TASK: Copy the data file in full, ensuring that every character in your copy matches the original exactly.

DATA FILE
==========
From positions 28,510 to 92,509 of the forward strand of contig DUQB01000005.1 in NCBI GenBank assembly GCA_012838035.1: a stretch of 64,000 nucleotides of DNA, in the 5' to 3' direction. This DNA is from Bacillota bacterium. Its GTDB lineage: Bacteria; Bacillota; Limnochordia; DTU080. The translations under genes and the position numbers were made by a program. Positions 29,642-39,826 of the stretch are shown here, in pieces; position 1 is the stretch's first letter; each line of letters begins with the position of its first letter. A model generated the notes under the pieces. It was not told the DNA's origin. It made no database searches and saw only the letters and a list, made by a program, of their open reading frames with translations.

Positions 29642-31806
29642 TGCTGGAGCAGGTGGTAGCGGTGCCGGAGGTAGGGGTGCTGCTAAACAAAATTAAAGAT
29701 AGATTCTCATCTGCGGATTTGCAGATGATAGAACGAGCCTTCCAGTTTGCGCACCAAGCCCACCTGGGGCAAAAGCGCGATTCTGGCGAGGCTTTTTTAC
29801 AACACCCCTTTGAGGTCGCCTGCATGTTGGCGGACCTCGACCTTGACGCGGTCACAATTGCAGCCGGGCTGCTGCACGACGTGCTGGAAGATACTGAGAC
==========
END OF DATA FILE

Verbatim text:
From positions 28,510 to 92,509 of the forward strand of contig DUQB01000005.1 in NCBI GenBank assembly GCA_012838035.1: a stretch of 64,000 nucleotides of DNA, in the 5' to 3' direction. This DNA is from Bacillota bacterium. Its GTDB lineage: Bacteria; Bacillota; Limnochordia; DTU080. The translations under genes and the position numbers were made by a program. Positions 29,642-39,826 of the stretch are shown here, in pieces; position 1 is the stretch's first letter; each line of letters begins with the position of its first letter. A model generated the notes under the pieces. It was not told the DNA's origin. It made no database searches and saw only the letters and a list, made by a program, of their open reading frames with translations.

Positions 29642-31806
29642 TGCTGGAGCAGGTGGTAGCGGTGCCGGAGGTAGGGGTGCTGCTAAACAAAATTAAAGAT
29701 AGATTCTCATCTGCGGATTTGCAGATGATAGAACGAGCCTTCCAGTTTGCGCACCAAGCCCACCTGGGGCAAAAGCGCGATTCTGGCGAGGCTTTTTTAC
29801 AACACCCCTTTGAGGTCGCCTGCATGTTGGCGGACCTCGACCTTGACGCGGTCACAATTGCAGCCGGGCTGCTGCACGACGTGCTGGAAGATACTGAGAC